PH: No. Someone has to be first and I’m used to sticking my head above the parapet. I hope that my experience of being an Attorney at “the sharp end” will have given me insights which will be useful in discharging the role.

CR: How will you deal with possible or perceived conflicts of interest? This might extend from a historical involvement with a party to perhaps having worked with a party’s representative.

PH: I’ll deal with any conflicts, in a word, transparently. There are well-established rules and principles around this, but the most important thing is that justice is seen to be done. Also, after many years in the profession, you get an innate ethical sense of when it is time to step aside. If taking the case feels “wrong”, it almost certainly is. Each case depends on its particular facts, though.

CR: One of the issues with AP decisions can be the time it takes to get from the hearing to the issue of a decision. Do you think that you will be able to affect this in a positive way?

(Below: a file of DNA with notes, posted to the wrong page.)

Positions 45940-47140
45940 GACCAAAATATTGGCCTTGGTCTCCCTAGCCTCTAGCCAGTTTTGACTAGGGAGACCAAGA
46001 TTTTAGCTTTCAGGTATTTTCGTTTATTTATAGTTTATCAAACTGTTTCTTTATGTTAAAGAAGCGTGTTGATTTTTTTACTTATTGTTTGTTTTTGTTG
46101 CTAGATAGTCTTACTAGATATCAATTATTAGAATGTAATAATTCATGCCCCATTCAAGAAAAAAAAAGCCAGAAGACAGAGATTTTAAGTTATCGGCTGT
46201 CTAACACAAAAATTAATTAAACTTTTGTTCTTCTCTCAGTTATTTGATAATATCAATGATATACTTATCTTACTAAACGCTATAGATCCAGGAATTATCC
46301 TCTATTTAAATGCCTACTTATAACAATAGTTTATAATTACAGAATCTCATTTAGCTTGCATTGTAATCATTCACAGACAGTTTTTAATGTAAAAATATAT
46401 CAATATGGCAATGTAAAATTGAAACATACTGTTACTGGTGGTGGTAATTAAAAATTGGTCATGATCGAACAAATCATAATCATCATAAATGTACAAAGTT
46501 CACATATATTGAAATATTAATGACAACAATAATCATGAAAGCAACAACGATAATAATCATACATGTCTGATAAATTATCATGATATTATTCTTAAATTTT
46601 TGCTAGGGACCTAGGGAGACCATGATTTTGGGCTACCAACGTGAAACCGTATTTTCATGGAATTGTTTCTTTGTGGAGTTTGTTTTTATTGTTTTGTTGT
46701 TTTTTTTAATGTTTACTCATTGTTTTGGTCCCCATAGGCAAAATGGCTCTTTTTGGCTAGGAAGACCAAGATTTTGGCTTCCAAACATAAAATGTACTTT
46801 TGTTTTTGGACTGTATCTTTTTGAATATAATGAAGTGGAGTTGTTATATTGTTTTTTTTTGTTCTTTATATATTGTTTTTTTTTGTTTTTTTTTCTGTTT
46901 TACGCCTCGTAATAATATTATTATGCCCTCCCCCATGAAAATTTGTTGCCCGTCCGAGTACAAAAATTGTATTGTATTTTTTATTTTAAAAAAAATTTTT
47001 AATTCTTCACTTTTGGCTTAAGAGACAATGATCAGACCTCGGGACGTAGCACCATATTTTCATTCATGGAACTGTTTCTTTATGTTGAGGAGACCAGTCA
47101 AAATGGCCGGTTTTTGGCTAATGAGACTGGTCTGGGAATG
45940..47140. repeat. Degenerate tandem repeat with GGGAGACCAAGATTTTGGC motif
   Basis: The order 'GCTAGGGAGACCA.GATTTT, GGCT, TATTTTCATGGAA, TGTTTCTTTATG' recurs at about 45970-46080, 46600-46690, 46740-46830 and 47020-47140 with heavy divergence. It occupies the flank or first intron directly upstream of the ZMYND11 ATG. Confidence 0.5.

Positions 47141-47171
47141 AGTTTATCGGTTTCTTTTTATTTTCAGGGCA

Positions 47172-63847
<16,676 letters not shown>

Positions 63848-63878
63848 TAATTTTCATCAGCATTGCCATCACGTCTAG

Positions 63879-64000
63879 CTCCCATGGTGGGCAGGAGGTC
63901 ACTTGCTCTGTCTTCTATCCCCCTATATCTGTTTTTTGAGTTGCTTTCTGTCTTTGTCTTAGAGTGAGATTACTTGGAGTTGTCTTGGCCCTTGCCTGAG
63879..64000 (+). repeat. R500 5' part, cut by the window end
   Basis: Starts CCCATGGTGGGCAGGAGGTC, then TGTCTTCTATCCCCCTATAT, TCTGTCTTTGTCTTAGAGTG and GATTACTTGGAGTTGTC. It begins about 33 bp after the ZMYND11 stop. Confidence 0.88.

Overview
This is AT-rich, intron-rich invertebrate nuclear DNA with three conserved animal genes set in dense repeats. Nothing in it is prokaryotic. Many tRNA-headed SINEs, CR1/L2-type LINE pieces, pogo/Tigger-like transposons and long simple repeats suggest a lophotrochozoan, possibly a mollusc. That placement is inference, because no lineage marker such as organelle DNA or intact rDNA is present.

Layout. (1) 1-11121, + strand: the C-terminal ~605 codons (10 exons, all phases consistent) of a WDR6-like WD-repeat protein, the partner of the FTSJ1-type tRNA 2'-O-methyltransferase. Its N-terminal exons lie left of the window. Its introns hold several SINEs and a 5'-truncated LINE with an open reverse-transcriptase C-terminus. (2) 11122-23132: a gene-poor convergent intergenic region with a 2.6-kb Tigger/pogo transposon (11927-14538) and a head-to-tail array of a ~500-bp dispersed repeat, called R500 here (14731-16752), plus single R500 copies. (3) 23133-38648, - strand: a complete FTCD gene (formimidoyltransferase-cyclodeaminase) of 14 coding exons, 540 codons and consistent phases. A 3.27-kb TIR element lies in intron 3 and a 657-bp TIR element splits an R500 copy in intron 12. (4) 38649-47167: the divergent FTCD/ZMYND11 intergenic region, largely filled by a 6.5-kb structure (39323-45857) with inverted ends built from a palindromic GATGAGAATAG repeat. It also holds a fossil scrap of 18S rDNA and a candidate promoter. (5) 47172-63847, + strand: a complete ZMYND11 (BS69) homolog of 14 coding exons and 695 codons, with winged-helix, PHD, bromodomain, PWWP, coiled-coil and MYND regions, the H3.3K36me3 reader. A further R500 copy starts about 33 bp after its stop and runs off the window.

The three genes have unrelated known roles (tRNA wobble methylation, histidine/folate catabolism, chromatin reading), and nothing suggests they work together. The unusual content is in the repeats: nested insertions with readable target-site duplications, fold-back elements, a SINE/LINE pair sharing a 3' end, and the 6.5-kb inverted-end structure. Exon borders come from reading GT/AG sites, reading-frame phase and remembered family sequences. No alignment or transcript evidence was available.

PH: I very much hope so. I believe things have got a lot better recently, with decisions coming through reasonably quickly. The “default” time for issuing a decision is, I understand, three months but – fingers crossed – I hope to beat that wherever possible.

CR: Aside from your professional commitments, you are a member of The Band from County Hell. How have you been able to fit in six albums and UK touring around your legal career?

PH: Everyone in the band has a day job, so we’ve got very adept at scheduling. And you’d be surprised how much work you can get done with a smartphone from the back of a smelly Transit van.

CR: Are there any parallels you can draw between pleasing an audience at a live show and pleasing the court? 

PH: Keep smiling even when you hit a bum note. Make it look like you meant it, and you might get away with it… and, most importantly, know when to get off! 

A few facts about Philip

  • Appointed Person for trade marks, HM Courts & Tribunals Service, July 2020.
  • He has worked in the field of trade marks and IP for 35 years as a Trade Mark Attorney, a Solicitor and, most recently, a Barrister.
  • He specialises in litigation and advocacy before the courts and UK IPO.
  • He’s a past President of CITMA, a founder member of IPReg and he has been a Tutor/Examiner on Nottingham Trent University’s Trade Mark Practice course.